Geospatial forestry information is a first step in almost real-time natural resources management revolution.
15 April 2016, Rome--FAO and Google are working together to make high-resolution satellite data an everyday tool in managing the world's natural resources in a joint effort that is changing the way the world goes about pursuing sustainable development.
Director-General José Graziano da Silva and Rebecca Moore, Director at Google Earth Outreach and Earth Engine, hailed the intensification of the recently-established partnership at a joint event after a busy week of training and brainstorming at FAO's headquarters in Rome.
The collaboration already allows resource managers and researchers in many countries to gauge changing land uses of individual field-sized plots seen by eye-in-the-sky satellites. The method offers a quantum leap towards improved abilities to assess a landscape's carbon storage capacity or plan a nation's approach to greenhouse gas emissions.
For example, easily accessible and rapidly-updated remote sensing data enable a shift in forest management from inventory reports to taking the almost real-time pulse of forests, thus opening a host of new policy prospects and further opening the doors of scientific perception.
FAO and Google are "ushering in an unprecedented level of environmental literacy," said Graziano da Silva.
The initial focus is the forestry sector, where national experts can, after a short training, use FAO software and Google's accessible geospatial data archives to conduct - in a few hours - mapping and classification exercises that used to take weeks or months. Opportunities for future collaboration are vast, and may lead to innovation in a range of issues from dietary nutrition and pest control to water management and climate change.
"The more people involved, the better it works," said Graziano da Silva. "Understanding the effects of climate change, planning the improvements in the efficiency of production and distribution of food, and monitoring progress towards the Sustainable Development Goals require more frequent and precise data on the environment and its changes," he added.
"Partnerships like this bring our products into actual use," said Google's Moore, who described her team as "built to do science." The partnership with FAO is a way "we can each bring our unique strengths to make a change for future generations", she said.
Taking technology to new frontiers
The combination - in which Google makes data and processing power easily accessible while FAO devises ways to extract useful information - has already moved into innovative territory, notably with a Global Dryland Assessment, in which national experts, university researchers, partner institutions and FAO combined forces in an open-sourced exercise. Results will be published later this year.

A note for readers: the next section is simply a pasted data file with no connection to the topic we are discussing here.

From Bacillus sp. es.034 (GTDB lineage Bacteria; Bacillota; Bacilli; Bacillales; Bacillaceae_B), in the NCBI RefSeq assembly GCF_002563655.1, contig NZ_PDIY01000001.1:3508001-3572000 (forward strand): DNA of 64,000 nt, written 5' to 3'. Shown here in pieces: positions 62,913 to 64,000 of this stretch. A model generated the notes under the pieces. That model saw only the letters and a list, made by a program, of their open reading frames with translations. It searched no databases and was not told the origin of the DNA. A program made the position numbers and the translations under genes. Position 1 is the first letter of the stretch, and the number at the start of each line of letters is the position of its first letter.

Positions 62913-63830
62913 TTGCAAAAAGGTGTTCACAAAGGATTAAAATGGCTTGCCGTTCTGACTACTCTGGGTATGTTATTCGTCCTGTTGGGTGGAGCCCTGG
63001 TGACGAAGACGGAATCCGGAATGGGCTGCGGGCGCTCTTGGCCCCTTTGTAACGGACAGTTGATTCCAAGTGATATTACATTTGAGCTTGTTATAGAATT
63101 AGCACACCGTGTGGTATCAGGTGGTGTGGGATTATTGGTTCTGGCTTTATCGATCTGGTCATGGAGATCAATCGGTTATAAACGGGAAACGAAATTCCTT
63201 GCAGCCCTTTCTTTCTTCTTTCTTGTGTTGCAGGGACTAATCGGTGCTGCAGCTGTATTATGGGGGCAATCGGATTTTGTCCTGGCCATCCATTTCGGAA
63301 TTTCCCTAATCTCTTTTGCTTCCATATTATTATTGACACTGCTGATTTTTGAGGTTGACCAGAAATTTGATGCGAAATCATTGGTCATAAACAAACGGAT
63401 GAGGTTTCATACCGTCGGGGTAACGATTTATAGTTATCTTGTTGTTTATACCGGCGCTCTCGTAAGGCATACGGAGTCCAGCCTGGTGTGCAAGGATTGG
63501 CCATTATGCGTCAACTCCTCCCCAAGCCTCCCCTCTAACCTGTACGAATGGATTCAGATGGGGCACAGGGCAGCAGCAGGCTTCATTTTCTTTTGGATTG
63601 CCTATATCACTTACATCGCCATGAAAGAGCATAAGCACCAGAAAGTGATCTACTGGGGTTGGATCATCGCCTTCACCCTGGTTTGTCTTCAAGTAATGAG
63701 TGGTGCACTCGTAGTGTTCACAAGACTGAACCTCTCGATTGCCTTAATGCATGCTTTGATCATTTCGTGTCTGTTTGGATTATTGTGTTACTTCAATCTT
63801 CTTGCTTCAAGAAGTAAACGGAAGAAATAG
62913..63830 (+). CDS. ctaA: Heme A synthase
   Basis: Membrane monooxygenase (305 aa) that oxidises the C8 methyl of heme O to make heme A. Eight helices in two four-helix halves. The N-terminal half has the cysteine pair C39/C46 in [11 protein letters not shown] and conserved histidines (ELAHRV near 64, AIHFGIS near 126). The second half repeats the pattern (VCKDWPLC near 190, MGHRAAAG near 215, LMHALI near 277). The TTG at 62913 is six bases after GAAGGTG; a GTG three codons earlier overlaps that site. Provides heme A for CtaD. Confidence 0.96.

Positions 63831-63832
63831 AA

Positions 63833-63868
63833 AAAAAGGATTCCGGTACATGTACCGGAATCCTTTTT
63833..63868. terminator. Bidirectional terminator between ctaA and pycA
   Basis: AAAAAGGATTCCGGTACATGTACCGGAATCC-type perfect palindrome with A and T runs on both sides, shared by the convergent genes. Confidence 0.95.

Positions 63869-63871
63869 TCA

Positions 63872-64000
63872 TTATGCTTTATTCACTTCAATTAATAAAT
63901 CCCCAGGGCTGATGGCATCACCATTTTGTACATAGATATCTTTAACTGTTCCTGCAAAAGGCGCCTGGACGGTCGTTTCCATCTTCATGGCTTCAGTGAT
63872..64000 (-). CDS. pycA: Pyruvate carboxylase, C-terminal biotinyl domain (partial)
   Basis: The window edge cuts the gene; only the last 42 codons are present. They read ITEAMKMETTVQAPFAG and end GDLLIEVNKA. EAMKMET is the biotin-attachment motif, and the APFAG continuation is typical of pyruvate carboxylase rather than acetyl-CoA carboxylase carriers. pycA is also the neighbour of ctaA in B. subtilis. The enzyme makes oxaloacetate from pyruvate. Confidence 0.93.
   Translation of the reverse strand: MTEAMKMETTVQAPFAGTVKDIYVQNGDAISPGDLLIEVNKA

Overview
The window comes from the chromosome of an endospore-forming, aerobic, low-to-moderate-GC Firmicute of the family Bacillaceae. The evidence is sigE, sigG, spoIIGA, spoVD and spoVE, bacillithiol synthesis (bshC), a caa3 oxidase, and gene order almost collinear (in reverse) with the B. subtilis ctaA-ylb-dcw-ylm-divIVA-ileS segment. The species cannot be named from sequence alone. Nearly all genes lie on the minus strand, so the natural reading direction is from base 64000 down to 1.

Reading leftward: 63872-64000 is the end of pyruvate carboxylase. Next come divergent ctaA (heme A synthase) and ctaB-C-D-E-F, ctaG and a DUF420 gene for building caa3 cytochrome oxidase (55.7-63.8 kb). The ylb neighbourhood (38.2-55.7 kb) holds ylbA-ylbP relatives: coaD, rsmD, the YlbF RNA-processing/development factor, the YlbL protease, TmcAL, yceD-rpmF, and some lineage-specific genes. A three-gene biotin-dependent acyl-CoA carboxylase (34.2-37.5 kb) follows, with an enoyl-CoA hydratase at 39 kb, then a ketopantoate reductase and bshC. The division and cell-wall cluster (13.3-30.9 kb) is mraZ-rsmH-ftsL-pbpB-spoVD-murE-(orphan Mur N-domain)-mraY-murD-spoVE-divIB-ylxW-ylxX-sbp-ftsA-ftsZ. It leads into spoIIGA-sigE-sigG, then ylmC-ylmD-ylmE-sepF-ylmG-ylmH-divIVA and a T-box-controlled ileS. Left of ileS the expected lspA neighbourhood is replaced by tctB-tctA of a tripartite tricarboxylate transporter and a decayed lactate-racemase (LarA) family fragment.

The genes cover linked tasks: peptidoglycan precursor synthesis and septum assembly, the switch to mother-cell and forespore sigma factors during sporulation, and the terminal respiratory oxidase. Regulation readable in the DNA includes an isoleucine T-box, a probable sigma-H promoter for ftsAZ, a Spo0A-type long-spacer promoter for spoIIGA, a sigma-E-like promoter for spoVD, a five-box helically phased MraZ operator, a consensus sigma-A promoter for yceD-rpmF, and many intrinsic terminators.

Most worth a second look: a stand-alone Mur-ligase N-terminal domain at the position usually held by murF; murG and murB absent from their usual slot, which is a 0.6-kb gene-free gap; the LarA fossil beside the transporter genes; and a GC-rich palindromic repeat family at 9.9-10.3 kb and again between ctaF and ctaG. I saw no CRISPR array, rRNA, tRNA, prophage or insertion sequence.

FAO's Locust Control Unit has used Earth Engine to improve forecasts and control of desert locust outbreaks. Satellites cannot detect the dreaded insects themselves but can accelerate identification of potential breeding areas and make ground interventions more effective. Other prospective applications for the technology may reduce crop losses yields and enhance plant health. Forest cover monitoring has proven useful in Costa Rica, as trees provide habitat for birds that predate on the coffee berry borer beetle, which can ravage up to 75 percent of a coffee farmer's crop.
Further innovative uses will emerge as more people learn how to use FAO's Open Foris and CollectEarth tools. In late May, a team from NASA, the U.S. National Aeronautics and Space Administration, will be visiting Rome to study how to use these tools.
Google has put a huge archive of Landsat satellite images dating back to 1972 on the cloud, and recently added data delivered from Copernicus, the European system for monitoring the Earth, which are particularly useful for fast-moving real-time studies as they will cover the same plot of land every five days.
Besides the land-use focus, Google is making a parallel effort to allow data from remote sensors to track global water trends, including availability and reserves.
Seeing both the forest and the trees
Satellite imagery cannot replace the local knowledge and expertise - often dubbed "ground truth" - but it can boost the efficiency, quality, transparency, credibility, and above all the timeliness and efficacy of data collection and the validation of existing global mapping products.
For example, by zooming in to highly-granular local plots, researchers and officials may distinguish between temporary loss of tree cover due to harvesting and deforestation driven by land use change, an important technical difference in terms of carbon sequestration. By the same token, citizens may be able to make more efficient use of their natural resources and even police their misuse.
"We will be able to provide, every 10 days, forest assessments and in the near future food crop cover assessments, which are especially important in times of climate change," said René Castro, FAO's Assistant Director General for Forestry.